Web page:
More Shots Fired in Mission Viejo’s ‘Right to Vote’ Battle

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If the action inside the Mission Viejo City Council chambers last night is any indication, the battle over the “Right to Vote” ballot initiative on the June ballot is only going to get more heated.

As my story Monday detailed, the initiative asks voters to approve a city ordinance that would require any zoning changes to be put to a popular referendum. In March, Councilwoman Cathy Schlicht filed a lawsuit that challenged the wording of the city’s ballot argument regarding the measure.

In her suit, Schlicht made 23 challenges to the city’s ballot argument, which was authored by Councilman Frank Ury, saying it was full of misleading statements against the measure. A judge ruled last week, upholding three of the 23 challenges. At the meeting, Schlicht and other city officials continued to litigate her case.

Schlicht contended that the judge pulled certain sentences from the argument because they were “lies” – she also insinuated that staff was colluding with other council members to take a side against the initiative.

“The city doesn’t have the right to take a side,” Schlicht said. “To me it appears to be that your taking sides.”

Schlicht then attacked City Manager Dennis Wilberg’s characterization of the judge’s changes to the argument as “technical changes.” She said Wilberg should have been more careful to explain the changes.

“This wasn’t a technical change . . . it was the judge stopping councilman Ury from misleading the voters,” Schlicht said.

City Attorney William Curley responded that the city manager was under a “double-edged” sword should he explain the changes further, and he said that further explanation would only warrant more accusations of city staff “taking sides.”

Curley estimated that the court action cost the city close to $40,000 in staff expenditures. Mayor Patricia Kelley chastised Schlicht for wasting taxpayer dollars.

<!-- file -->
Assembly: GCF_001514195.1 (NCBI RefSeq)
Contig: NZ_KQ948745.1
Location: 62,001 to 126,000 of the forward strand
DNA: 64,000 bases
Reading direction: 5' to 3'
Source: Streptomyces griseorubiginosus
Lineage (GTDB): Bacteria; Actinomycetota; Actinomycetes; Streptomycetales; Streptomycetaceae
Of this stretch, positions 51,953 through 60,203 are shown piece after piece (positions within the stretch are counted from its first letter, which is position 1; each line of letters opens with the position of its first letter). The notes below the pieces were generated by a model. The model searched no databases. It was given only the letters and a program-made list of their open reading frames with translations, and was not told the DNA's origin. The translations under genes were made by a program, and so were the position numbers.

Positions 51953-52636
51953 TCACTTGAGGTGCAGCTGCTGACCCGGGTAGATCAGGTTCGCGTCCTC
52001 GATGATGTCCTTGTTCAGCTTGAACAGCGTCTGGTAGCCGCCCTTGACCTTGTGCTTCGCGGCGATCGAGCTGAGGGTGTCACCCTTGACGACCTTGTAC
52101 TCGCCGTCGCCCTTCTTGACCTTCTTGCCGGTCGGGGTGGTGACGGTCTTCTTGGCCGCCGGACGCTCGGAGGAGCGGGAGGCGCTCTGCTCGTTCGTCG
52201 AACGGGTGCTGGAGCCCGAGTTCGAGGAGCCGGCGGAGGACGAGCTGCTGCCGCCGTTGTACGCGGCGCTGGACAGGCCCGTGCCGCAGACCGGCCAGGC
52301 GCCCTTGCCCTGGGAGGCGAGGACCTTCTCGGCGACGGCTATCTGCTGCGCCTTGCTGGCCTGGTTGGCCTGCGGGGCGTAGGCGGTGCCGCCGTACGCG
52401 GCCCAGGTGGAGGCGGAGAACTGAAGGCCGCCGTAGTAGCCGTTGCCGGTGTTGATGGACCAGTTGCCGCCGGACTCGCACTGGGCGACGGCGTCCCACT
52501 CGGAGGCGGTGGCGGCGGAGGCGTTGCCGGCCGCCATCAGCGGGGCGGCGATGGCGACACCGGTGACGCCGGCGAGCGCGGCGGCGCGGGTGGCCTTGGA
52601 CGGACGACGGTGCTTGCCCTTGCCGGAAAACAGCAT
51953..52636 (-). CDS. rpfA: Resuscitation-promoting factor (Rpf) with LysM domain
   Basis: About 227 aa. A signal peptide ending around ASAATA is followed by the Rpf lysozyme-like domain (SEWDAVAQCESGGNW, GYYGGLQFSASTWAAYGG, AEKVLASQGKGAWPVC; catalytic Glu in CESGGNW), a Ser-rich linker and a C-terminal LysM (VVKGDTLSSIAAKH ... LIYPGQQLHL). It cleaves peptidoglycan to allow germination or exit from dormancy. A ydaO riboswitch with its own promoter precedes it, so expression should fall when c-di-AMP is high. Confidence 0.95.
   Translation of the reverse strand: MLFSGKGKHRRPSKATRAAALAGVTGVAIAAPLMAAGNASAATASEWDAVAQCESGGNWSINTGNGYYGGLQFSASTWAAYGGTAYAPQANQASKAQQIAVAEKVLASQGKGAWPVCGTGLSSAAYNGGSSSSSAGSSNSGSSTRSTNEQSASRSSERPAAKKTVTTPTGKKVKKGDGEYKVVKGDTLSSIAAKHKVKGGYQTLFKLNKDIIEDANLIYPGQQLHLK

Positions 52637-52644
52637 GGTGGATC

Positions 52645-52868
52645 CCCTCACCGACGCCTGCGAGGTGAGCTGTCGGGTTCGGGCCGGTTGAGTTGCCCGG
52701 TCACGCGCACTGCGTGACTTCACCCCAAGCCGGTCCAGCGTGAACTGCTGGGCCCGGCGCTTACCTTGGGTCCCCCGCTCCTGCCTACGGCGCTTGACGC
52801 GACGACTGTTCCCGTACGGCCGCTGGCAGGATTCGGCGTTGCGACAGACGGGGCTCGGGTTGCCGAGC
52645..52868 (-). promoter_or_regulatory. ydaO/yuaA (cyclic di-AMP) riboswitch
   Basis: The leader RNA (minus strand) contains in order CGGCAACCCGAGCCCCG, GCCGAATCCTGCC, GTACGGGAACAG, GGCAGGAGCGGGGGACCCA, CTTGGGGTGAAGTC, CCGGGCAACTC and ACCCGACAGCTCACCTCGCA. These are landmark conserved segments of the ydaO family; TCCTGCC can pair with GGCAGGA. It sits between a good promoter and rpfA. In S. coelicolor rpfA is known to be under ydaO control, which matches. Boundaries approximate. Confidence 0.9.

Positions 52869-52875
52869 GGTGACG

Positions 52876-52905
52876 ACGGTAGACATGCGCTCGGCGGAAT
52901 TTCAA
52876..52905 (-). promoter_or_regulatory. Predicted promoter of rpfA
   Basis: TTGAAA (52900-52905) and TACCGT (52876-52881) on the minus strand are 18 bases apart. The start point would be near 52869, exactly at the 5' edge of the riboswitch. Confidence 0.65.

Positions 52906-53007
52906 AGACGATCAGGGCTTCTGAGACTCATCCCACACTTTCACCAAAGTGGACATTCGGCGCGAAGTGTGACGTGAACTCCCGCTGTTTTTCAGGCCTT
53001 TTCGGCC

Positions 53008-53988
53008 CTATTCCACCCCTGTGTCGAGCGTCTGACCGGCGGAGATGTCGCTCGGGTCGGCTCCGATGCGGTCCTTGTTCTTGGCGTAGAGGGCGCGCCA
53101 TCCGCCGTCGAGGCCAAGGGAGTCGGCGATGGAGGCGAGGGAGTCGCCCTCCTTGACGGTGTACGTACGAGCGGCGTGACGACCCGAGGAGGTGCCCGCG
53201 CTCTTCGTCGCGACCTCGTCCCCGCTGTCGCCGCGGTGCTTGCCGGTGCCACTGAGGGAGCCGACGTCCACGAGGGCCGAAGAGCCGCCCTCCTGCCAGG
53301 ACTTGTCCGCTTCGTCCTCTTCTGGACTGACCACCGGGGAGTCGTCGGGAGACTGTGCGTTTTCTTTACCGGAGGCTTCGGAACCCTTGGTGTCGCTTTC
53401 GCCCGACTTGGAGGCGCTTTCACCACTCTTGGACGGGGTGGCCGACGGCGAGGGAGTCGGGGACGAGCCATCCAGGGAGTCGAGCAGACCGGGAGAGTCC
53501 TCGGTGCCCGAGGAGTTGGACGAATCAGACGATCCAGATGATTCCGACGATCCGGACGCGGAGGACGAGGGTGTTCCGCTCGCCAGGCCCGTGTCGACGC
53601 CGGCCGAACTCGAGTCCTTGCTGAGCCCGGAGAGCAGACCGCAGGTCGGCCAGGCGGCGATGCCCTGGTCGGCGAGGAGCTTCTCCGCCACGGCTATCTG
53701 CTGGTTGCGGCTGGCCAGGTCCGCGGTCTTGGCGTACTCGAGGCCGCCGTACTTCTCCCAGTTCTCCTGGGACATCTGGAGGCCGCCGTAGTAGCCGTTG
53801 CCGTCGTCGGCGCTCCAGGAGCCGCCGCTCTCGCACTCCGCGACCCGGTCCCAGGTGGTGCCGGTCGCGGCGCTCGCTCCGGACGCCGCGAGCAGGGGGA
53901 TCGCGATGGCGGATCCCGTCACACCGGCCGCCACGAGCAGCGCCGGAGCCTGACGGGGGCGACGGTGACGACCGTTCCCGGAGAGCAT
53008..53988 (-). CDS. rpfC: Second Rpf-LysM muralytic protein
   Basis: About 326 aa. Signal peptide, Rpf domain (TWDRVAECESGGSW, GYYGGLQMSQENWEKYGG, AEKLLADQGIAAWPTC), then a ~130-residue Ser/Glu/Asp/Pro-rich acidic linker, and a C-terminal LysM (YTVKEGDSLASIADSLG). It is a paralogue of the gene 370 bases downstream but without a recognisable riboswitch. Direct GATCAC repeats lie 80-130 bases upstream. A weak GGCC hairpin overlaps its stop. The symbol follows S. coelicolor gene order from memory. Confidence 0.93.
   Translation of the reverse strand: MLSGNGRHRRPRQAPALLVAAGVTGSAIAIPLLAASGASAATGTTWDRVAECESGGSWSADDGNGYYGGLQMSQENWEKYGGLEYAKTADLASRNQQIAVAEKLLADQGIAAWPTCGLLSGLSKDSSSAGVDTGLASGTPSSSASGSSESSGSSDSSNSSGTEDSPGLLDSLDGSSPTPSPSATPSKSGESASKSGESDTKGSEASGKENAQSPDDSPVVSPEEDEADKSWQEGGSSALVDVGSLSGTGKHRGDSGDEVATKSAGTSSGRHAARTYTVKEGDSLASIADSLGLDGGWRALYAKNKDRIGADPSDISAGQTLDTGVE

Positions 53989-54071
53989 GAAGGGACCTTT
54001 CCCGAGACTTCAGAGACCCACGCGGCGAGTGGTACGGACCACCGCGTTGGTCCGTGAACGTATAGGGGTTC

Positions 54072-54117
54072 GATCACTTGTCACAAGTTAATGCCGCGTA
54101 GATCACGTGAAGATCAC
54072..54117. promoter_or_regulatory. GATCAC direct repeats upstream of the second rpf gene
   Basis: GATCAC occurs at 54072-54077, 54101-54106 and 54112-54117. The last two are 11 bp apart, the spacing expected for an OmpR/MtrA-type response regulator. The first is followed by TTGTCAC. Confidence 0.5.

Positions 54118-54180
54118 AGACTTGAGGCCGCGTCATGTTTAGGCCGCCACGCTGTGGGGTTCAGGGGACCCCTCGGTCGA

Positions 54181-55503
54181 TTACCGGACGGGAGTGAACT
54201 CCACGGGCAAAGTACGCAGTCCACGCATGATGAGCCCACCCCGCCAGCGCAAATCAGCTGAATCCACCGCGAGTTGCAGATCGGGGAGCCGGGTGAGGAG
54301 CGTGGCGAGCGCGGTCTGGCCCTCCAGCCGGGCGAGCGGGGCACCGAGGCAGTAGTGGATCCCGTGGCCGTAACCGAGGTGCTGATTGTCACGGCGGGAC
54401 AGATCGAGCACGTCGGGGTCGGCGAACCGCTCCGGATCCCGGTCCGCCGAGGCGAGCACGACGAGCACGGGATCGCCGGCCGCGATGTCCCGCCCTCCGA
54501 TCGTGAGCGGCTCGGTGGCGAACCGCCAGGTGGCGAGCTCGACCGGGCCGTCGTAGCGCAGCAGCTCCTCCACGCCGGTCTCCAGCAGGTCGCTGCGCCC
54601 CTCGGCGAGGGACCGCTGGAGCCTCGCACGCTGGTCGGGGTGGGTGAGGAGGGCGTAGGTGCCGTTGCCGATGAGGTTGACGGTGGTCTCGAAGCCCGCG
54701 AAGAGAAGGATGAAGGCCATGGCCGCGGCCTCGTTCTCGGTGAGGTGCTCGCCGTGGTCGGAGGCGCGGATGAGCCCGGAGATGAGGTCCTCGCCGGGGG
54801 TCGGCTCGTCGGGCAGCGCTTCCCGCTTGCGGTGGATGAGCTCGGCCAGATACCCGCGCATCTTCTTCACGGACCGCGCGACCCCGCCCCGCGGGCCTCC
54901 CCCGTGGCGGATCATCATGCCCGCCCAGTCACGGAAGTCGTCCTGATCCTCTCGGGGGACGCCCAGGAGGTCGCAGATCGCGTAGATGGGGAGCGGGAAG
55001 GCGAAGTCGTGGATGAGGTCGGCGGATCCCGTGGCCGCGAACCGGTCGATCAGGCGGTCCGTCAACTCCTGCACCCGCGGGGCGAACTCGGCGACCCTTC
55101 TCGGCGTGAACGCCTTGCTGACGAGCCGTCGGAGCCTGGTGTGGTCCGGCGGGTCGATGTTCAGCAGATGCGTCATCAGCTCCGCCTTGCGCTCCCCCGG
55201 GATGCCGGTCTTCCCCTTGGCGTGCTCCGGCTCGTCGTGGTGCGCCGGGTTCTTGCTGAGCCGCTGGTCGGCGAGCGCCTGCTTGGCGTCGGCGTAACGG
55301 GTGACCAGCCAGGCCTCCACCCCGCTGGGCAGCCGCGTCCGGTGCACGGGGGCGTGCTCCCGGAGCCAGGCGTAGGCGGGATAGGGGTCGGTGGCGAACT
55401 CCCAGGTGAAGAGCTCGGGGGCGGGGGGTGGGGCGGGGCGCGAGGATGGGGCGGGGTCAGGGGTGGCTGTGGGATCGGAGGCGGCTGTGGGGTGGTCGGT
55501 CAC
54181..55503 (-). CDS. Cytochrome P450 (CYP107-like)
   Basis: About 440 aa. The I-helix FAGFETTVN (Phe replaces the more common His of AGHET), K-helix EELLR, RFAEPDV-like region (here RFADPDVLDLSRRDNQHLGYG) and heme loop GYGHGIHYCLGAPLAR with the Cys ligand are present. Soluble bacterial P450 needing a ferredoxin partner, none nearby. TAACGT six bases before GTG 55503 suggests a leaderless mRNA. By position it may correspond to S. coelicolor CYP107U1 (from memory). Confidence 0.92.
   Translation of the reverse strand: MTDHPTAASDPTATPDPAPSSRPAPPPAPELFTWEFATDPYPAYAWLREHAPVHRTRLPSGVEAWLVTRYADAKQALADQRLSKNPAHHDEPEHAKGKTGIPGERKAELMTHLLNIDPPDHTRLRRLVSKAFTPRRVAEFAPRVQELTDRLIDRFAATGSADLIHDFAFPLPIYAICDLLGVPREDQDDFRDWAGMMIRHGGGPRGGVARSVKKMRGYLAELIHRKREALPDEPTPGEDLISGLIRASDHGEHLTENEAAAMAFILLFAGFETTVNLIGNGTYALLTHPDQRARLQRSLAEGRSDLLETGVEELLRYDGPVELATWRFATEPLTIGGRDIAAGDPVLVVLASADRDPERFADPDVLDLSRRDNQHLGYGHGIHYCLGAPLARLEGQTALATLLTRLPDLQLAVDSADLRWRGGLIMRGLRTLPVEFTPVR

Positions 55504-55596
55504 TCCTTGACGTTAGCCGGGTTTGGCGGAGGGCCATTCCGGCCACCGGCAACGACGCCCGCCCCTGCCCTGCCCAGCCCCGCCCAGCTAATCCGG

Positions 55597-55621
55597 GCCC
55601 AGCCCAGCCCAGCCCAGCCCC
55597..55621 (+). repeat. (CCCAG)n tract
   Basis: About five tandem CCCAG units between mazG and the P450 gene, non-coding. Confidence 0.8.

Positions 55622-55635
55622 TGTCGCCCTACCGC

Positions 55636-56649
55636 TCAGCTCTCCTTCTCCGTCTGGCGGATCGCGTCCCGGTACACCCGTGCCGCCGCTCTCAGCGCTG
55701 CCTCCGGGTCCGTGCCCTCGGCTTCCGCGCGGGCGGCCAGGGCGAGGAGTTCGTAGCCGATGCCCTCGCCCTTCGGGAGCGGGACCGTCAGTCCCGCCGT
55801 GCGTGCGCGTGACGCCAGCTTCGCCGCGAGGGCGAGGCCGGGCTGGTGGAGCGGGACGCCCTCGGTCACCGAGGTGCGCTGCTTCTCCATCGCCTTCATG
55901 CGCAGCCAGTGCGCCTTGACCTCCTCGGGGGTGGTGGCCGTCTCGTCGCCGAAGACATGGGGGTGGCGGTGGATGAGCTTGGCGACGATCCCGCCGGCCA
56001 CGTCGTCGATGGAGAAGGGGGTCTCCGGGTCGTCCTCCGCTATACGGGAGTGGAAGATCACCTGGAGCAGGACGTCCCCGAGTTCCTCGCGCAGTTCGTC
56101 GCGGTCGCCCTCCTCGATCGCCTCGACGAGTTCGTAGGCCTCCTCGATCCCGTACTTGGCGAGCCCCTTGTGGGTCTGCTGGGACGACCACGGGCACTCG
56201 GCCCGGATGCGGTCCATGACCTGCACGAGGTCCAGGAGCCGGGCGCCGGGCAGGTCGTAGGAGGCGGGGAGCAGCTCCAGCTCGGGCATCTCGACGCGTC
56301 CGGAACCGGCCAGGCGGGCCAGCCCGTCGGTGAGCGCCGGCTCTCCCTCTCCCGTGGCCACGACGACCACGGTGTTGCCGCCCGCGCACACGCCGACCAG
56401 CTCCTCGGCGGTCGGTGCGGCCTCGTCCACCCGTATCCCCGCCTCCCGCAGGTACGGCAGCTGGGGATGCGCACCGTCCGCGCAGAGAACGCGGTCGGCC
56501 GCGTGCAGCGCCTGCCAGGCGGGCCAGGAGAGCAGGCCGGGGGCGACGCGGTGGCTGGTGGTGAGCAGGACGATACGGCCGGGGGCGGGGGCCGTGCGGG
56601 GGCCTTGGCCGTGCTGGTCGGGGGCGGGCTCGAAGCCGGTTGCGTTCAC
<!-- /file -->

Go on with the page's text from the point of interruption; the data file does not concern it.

Schlicht also blamed Curley for not filtering out two sentences from the argument that the judge found to be “misleading.”

“If the city attorney had looked at this and spent his 40 hours, then maybe we could have come to an agreement and not spent all day (in court),” Schlicht said.

Schlicht claimed the judge’s decision was her victory, while Ury said he couldn’t be more “ecstatic” that the judge left the argument to stay essentially the same.

“I am appalled that a city councilmember, a sitting city councilmember, would sue the city,” Kelley said.

In his ruling, the judge, Luis Rodriguez, removed two sentences and one word in the argument. Here they are:

The sentences removed included “Under State law, it CAN NEVER be developed with housing, EVER!” – A sentence referring to housing development on the Costa Del Sol Golf Course, and “Businesses wishing to expand their facilities would have to go to a full vote of the people at their own expense.”

In the sentence “Section 6.1 also promotes SUBSIDIZED HOUSING in any new building in Mission Viejo, and forces Mission Viejo voters to pay for it.” The word “forces” was removed.



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